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United CEO says it doesn’t want to be world’s largest airline, but size still matters

@denschaal

Mar 07, 2013 11:26 am

Skift Take

By saying that it would be very tough for low cost carriers to compete, United’s Smisek is almost making the antitrust argument that the legacy carriers have grown too large for the public good.

— Dennis Schaal

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 / United Airlines

United CEO Jeff Smisek believes those seatback TVs will be gone one day as passengers stream video on their own mobile devices using ever-more-powerful Wi-Fi. / United Airlines


What does United Airlines CEO Jeff Smisek really think about a combined American Airlines-US Airways being poised to leap ahead of Delta and United, numbers one and two, respectively, as the world’s largest airline?

We may never know, but publicly, at least, Smisek says United-Continental Holdings is smaller than the two airlines were three years ago because “capacity discipline has been very, very good for this business,” and United plans to shrink the airline further.

“You will see that we have actually shrunk our airline and will shrink our airline, so for the past three years, we’re actually smaller than we were before,” Smisek says. “Proof we don’t want to be the world’s largest airline, by the way.”

But, don’t consider United a shrinking violet, either.

Smisek argues there is room in the market for niche airlines such as Spirit Airlines, but he believes it is very difficult for low cost carriers to emerge and go after United’s core business travelers. He says:

“In terms of threats to our bread-and-butter, I think not, simply because we have the network. We have the product and we have the ability to continue to improve that and continue to improve the product offering.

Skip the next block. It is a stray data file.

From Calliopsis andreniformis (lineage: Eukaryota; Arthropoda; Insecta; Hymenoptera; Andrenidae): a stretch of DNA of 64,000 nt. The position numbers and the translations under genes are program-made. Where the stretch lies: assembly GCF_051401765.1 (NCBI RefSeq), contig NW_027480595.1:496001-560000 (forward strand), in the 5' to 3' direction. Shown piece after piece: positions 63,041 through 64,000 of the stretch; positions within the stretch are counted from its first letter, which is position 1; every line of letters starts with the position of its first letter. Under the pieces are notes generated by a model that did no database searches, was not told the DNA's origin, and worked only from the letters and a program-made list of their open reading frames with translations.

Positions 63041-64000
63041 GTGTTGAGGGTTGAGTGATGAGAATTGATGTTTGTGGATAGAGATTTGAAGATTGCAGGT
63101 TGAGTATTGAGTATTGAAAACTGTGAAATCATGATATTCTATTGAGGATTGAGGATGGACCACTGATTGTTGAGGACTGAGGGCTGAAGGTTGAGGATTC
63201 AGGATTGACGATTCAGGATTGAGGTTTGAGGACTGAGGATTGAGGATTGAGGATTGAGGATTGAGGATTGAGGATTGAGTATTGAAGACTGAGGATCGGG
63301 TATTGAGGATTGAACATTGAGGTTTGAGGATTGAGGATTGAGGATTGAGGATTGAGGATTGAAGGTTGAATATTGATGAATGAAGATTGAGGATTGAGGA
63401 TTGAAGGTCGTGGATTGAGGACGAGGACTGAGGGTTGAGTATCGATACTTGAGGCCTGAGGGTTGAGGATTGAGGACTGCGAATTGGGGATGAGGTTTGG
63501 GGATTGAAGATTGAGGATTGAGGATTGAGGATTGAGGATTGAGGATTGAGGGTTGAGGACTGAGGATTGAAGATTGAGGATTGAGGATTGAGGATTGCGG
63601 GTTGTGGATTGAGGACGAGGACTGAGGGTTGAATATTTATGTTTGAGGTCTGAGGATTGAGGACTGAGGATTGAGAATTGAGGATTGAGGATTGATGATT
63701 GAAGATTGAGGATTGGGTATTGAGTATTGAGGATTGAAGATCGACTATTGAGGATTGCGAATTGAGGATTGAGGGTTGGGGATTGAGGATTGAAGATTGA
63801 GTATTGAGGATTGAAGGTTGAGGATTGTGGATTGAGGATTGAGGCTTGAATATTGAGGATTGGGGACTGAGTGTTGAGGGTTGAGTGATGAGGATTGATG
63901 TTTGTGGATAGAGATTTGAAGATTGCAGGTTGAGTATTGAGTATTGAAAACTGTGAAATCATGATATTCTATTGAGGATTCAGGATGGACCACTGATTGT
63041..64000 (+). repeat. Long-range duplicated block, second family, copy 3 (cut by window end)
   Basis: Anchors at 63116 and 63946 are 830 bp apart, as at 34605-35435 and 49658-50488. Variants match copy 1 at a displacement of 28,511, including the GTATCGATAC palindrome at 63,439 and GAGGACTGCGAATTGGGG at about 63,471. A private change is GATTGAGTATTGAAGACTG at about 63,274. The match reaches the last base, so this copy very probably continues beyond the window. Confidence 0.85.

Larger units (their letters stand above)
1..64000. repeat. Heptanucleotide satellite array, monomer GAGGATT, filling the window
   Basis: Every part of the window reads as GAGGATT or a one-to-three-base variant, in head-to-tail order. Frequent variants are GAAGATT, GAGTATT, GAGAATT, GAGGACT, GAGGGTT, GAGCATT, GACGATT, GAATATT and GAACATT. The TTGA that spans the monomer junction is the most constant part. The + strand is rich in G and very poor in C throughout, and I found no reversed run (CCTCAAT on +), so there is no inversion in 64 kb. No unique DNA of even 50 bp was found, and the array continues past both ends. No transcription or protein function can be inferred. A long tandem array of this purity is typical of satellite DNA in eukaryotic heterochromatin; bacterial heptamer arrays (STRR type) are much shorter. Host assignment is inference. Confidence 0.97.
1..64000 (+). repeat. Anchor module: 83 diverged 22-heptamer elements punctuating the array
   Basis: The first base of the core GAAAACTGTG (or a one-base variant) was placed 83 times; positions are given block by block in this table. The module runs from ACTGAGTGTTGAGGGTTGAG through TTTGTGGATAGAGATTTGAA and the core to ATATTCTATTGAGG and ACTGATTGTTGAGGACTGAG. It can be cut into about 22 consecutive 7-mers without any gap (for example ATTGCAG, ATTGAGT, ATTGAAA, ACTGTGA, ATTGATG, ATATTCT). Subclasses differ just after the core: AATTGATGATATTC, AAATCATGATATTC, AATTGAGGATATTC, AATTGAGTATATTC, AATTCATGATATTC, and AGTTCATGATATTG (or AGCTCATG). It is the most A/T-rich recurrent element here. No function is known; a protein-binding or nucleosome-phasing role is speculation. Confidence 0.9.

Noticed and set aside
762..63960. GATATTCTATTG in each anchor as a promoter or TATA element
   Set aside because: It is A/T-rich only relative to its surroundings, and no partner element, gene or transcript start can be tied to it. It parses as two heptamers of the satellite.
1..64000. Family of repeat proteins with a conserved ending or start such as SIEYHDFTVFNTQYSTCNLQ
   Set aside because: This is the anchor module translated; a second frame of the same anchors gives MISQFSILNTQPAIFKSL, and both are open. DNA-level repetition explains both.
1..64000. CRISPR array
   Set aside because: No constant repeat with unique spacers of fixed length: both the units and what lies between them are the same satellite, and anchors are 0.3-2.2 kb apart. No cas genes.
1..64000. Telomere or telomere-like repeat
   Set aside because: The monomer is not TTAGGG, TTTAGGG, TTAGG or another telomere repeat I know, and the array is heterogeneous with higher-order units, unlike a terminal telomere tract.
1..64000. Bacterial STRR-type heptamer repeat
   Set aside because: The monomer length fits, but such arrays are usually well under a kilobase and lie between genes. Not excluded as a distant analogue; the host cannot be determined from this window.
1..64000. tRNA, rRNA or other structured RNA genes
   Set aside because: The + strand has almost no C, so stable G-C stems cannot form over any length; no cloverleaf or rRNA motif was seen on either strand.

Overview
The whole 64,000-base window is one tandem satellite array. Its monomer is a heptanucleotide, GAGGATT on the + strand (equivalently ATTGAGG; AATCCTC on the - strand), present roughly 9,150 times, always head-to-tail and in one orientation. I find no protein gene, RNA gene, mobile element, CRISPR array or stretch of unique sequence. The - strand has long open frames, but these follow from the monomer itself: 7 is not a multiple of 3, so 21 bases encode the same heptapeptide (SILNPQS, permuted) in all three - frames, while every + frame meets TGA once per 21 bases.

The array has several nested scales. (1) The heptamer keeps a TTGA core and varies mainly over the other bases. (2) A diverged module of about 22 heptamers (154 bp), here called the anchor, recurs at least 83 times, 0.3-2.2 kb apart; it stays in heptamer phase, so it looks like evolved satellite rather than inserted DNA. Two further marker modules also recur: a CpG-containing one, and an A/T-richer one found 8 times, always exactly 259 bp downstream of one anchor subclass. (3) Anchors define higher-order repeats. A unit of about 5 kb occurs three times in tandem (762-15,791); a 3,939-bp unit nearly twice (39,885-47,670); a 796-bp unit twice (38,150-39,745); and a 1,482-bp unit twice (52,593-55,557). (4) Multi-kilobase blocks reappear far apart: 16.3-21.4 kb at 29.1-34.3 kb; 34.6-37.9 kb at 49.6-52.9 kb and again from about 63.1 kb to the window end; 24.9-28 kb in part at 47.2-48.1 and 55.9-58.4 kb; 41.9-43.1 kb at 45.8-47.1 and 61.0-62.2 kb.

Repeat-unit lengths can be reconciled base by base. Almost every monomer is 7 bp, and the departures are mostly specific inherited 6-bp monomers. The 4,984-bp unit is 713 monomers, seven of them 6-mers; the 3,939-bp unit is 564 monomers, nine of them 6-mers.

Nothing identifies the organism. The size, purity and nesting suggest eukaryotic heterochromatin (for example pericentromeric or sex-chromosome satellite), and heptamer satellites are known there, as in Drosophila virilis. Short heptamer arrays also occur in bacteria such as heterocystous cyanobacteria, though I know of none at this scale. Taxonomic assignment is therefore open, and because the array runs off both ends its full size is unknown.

“Ultimately, the customer votes. And what we can offer, what we offer today at United, what we’re going to be offering over the next few years is spectacular, very hard to compete against when you’re a small carrier.”

Smisek’s comments came at the JP Morgan Aviation, Transportation and Defense Conference earlier this week.

He had some other interesting things to say, including:

  • United plans on redesigning United.com and the airline’s mobile apps this year, and it is also slated to add renovate four United Clubs in 2013, along the lines of the upgraded United Club at O’Hare in T2.
  • United is geared up to install its new satellite-based Wi-Fi on 300 aircraft this year, and Smisek believes Wi-Fi “is the future,” and will overtake LiveTV on seatbacks. There is a benefit to that for the airline, says Smisek, adding: “And particularly, with LiveTV, we can’t communicate with the customer, lest we show them a commercial. But with Wi-Fi, we can, and that, I think, is going to be really beneficial for us and for the customers.”
  • United’s goal is to see its ancillary revenue grow 9% in 2012, and it is getting increasingly sophisticated in making that happen, Smisek says. “And Economy Plus has been a terrific opportunity for us because with the power of our SHARES platform, we can now price Economy Plus by seat, by route, by time of day, by distance, and we have much finer ability to price that product. And the revenue growth on Economy Plus has been spectacular for us.”

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